• Borrowed Catchphrase: Cornered by Stan, Walter remembers the part of the story where Hub told the Sheik "Defend yourself!" so Walter says the same thing to Stan before unleashing a Groin Attack.
  • Brainless Beauty: Mae is quite beautiful, but sadly, is rather dim-witted.
  • Bullying a Dragon: The lead-in to the bar fight scene. Hub might be old, but he's a good twice your size, and doesn't look like he's particularly interested in sharing his barbecue, or amused by your hoodlum antics. Do you really want to pick a fight with him?
  • Call to Agriculture: Invoked. Garth wants himself and Hub to tend a small garden because, according to him, it's just something that retired people do.
  • Captain Ersatz: The comics Walter draws in the end are obviously inspired by Calvin and Hobbes, though it might be a little cloudy since they were drawn in Real Life by Berke Breathed.
  • Character Filibuster: Without the stigma. Uncle Hub's "What every boy needs to know about being a man" speech. Since such matters have a tendency to be seen as subjective, it's mostly just alluded to.
  • Comedic Sociopathy: Hub and Garth shooting at the salesmen. Taken even further in a deleted scene: Walter catches Garth mailing requests for companies to send salesmen to the house. Garth explains that Hub needs something to keep himself occupied. Let that sink in. He was requesting that salesmen come to the house just so he and Hub could shoot at them.
  • Cool Old Guy: Both uncles, but especially Hub whose adventures in Garth's stories are as bombastic and inspiring as those found in pulp novels.
  • Cool Uncle: Hub and Garth.
  • Conspicuous Consumption: Thanks to one particularly persistent traveling salesman, Hub and Garth begin buying frivolous items simply because they can afford them. Including an enormous yacht that they plant in the middle of their tiny fish pond.
  • Consummate Liar: Mae so much. Over the course of the film, Walter figures this out the hard way. It reaches a point where he leaves her after discovering that her boyfriend will be staying with them after said boyfriend attacked Walter.
  • Crazy Enough to Work: The uncles allow Walter to stick around mainly to annoy their gold-digging relatives. Uncle Garth gives similar approval to Walter's suggestion that they find out what traveling solicitors are selling before shooting at them.
  • Curb-Stomp Battle: Stan vs. Jasmine the Lion. Had she not got that fatal heart attack, he likely wouldn't have gotten out of it alive. Still, he gets a really nasty mauling.
  • Death by Childbirth: Jasmine (the princess). The baby died with her.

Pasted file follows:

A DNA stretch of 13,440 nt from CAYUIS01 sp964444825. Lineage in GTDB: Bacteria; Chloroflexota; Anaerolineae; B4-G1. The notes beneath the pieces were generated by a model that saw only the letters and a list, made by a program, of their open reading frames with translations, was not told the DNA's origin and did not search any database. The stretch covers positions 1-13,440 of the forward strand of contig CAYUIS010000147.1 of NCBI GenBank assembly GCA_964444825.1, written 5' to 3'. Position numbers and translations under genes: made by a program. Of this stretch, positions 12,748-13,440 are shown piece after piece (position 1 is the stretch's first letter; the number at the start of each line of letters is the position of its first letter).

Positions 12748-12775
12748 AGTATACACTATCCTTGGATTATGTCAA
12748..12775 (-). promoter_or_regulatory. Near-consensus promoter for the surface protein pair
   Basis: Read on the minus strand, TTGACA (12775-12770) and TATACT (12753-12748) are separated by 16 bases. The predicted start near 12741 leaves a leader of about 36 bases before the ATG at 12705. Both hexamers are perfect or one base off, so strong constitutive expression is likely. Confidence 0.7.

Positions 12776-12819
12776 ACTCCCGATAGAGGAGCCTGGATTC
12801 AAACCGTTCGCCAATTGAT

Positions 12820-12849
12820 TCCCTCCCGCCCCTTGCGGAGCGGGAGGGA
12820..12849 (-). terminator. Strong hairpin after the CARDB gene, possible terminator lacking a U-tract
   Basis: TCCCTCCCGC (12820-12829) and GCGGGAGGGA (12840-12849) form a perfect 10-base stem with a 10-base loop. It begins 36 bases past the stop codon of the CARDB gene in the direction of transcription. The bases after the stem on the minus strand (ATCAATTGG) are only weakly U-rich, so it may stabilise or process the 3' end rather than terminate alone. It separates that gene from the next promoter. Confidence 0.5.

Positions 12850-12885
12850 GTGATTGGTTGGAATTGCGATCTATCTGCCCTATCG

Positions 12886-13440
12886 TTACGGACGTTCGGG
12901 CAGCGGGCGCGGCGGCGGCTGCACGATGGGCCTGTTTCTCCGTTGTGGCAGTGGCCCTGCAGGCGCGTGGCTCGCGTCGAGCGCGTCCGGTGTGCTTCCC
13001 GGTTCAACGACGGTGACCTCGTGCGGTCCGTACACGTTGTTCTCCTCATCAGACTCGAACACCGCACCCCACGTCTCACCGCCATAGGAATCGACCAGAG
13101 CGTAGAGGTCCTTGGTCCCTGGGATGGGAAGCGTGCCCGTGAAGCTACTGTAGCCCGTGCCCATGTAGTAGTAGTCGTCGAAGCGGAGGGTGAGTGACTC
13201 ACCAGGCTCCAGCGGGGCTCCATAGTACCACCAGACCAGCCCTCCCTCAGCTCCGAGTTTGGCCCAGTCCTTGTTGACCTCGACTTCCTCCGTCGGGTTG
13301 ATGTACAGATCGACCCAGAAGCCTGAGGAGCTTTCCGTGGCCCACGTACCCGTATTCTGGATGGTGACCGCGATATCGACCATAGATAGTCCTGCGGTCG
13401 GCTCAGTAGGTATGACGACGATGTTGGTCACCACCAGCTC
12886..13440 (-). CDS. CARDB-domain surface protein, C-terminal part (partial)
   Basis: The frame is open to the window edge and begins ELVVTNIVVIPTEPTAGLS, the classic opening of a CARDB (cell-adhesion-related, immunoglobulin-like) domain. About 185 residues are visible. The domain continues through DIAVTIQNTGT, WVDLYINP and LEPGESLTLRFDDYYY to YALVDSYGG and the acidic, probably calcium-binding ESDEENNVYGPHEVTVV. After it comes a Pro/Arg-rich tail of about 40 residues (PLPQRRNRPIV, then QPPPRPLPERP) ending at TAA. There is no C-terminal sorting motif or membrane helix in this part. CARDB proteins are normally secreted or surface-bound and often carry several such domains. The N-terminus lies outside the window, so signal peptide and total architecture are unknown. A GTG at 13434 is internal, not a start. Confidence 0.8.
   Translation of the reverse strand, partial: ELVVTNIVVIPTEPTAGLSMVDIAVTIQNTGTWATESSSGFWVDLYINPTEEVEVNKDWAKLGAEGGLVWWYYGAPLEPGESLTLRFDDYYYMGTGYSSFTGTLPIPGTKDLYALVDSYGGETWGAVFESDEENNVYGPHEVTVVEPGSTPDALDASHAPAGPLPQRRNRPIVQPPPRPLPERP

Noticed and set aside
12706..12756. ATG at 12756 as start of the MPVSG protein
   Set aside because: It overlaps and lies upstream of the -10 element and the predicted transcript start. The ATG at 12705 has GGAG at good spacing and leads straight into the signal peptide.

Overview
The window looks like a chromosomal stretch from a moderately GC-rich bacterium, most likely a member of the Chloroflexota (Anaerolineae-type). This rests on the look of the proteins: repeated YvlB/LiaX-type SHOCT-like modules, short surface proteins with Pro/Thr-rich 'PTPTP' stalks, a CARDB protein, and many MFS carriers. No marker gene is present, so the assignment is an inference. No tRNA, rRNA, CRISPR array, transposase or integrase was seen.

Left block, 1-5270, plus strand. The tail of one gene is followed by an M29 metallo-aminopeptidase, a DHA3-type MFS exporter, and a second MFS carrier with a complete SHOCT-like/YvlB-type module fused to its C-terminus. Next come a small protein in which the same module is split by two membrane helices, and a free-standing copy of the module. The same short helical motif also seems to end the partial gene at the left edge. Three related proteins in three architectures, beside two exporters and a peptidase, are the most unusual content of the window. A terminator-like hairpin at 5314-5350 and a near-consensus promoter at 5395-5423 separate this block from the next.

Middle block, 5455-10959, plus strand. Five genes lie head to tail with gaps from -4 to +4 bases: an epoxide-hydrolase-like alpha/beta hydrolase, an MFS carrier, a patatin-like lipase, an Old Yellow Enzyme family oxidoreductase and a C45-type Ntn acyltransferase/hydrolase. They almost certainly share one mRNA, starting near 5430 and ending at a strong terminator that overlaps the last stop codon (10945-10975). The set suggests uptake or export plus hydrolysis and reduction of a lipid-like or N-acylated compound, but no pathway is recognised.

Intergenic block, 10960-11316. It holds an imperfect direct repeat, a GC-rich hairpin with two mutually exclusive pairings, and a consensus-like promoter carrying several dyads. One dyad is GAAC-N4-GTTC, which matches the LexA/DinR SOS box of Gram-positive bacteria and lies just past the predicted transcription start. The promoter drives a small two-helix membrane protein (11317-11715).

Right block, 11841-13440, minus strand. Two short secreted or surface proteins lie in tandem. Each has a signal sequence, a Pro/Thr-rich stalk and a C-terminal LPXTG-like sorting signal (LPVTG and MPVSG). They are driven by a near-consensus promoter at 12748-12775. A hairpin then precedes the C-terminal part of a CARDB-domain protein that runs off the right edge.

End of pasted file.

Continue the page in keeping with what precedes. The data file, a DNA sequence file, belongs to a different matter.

• Death Seeker: Subtle, but it becomes apparent that Uncle Hub is seeking death.
  • Defrosting Ice King: Hub and Garth eventually warm up to Walter and legally adopt him.
  • Delayed Reaction: Stan doesn’t think too much at first when he sees Jasmine running towards him when he’s beating up Walter. Once the realization sets in, he slowly develops an Oh, Crap! reaction.
  • Delinquents: A handful of teenage hoodlums get their backsides handed to them by the Retired Badass.
  • Diner Brawl: The incident with the aforementioned delinquents.
  • Disappeared Dad: The only thing we know about Walter's father is that he's been dead for a long time (although it's implied that Mae was actually a hooker).
  • Distant Finale: The movie ends with Walter getting notice of Hub and Garth's deaths, long after he's moved out and become a successful Sequential Artist.
  • The Ditz: Mae in a nutshell.
  • Do Wrong, Right: The delinquent diner brawl includes Hub correcting their knife-fighting technique.
  • Dual Wielding: The Sheikh grabs a pair of swords for his final fight with Hub.
  • Dramatic Gun Cock: A couple times. With shotguns, as it should be.
  • Establishing Character Moment: The uncles are introduced via various "Keep Out" signs along their extensive driveway, and when we see them they're both shooting fish in their pond with shotguns.
  • Everybody Has Standards:
    • The McCann's money grubbing relatives and the hoodlums who tried to assault Hub all pitch in without hesitation when they hear that Walter might be in danger from a wild animal.
    • It can be assumed that Mae went back inside the house to get Hub and Garth for help after Stan took Walter into the barn to interrogate him.
  • Evil Uncle: Briefly implied, subverted, but ultimately averted.
  • Eyepatch of Power: The Sheikh.
  • First-Person Peripheral Narrator: Squared. The film is told from Walter's point of view as an adult looking back, and Garth narrates the flashbacks to their adventures in the same way.
  • Friendly Enemy: We find out at the end of the movie that the Sheikh and Hub become this.
  • Foil: Jasmine the Lion serves as this to Mae. Jasmine dies protecting Walter from Stan, whereas Mae failed to protect the boy. Jasmine is loyal to her loved ones, whereas Mae shows little loyalty to or concern for her son.
  • Framing Device: Walter's story about his uncles. Garth tells stories about his adventures with Hub as a story-within-a-story.
  • The Friendly Texan: The Brothers Mc Cann reveal themselves to be Friendly Texans as they take care of their great-nephew, Walter. Garth, in particular, is quick to show a friendly, sociable demeanor. His brother, Hub, takes a bit longer to reveal his true colors, but he's nursing some deep emotional sorrows that needed to be worked out, first. When fighting a group of hooligans, he's actually jovial and even gives them sincere advice on how to fight while fighting them. Then he gives them his "What Every Boy Needs to Know About Being a Man" speech.
  • Glory Days: Garth tells Walter stories about the adventures he had with Hub when they were much younger.
  • Great Way to Go: "Going out with your boots on."